Rep. Bob Goodlatte, chairman of the House Judiciary Committee, announced Wednesday the committee will conduct a comprehensive review of US copyright law in the coming months.

“The goal of these hearings will be to determine whether the laws are still working in the digital age,” Goodlatte said during his opening remarks at World IP Day in Washington DC. Goodlatte cited as problems such things as distribution of digital goods without compensation for copyright owners, “concerns about the statutory license” and Federal judges’ decisions made using laws “that are difficult to apply today.” "There is much work to be done," he said.
 
Industry insiders have been expecting Goodlatte to hold hearings on copyright reform. The Judiciary Committee signaled its intentions last month when Register of Copyrights Maria Pallante appeared last month before the House Subcommittee on Courts, Intellectual Property and the Internet to urge Congress to consider passing what she called "the next great copyright act." Pallante singled out a number of issues pertinent to the music business such as a performance right for sound recordings, the DMCA safe harbors, orphan works and statutory damages.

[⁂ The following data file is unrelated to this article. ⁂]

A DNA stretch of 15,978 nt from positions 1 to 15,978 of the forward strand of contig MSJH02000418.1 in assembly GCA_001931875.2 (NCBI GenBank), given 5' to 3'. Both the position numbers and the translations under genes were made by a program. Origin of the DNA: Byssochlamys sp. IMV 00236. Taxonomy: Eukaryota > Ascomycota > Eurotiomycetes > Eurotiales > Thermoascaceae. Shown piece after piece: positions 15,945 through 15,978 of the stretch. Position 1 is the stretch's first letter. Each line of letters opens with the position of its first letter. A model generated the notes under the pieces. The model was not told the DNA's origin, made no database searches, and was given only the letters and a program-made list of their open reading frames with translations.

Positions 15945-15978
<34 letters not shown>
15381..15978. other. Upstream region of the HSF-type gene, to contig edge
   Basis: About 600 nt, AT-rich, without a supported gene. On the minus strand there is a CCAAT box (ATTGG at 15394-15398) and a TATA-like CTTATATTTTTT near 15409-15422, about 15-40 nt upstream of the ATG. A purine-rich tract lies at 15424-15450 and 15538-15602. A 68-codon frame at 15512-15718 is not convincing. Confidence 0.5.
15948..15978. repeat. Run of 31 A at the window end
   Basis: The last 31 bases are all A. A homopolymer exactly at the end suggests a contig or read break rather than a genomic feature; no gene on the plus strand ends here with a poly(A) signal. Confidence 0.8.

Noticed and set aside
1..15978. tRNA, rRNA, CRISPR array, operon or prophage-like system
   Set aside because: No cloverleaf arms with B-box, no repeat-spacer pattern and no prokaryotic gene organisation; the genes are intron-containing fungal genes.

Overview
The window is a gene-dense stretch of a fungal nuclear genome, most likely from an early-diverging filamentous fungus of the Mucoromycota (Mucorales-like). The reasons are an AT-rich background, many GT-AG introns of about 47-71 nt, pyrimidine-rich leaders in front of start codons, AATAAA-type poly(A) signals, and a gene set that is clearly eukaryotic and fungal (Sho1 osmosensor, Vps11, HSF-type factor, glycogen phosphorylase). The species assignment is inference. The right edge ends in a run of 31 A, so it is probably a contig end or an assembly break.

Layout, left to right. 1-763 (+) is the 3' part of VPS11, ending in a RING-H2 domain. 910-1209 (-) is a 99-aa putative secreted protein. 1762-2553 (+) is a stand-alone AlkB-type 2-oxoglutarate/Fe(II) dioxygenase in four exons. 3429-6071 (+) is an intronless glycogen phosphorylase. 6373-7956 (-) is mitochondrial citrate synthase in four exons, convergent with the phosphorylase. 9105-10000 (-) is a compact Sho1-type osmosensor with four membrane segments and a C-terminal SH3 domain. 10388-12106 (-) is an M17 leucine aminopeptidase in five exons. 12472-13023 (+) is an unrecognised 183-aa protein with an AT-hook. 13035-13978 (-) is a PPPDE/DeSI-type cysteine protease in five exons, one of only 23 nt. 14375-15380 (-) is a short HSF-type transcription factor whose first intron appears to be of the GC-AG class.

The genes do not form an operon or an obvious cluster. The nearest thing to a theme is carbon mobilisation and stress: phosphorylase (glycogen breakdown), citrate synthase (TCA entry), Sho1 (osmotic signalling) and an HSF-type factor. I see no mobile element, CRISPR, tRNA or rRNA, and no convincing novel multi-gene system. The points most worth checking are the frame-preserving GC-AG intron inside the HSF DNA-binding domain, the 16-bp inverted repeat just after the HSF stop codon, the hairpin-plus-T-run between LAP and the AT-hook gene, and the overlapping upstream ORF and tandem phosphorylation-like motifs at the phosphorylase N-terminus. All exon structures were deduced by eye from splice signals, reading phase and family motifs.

The National Music Publisher's Association welcomed the announcement and encouraged the country to address the many issues that merit updating. "I applaud Chairman Goodlatte for his commitment to explore the complex issues around copyright law and the digital age, and hope hearings address the challenges songwriters, music publishers and other creators face in today’s digital marketplace," said President and CEO David Israelite.
 
Congress has a great deal of work to complete in a relatively short period of time. Goodlatte took over as Chairman in January and has a six-year limit as the head of the Judiciary Committee. Copyright reform would be passed to the next Chairman if legislation were not passed during Goodlatte's tenure.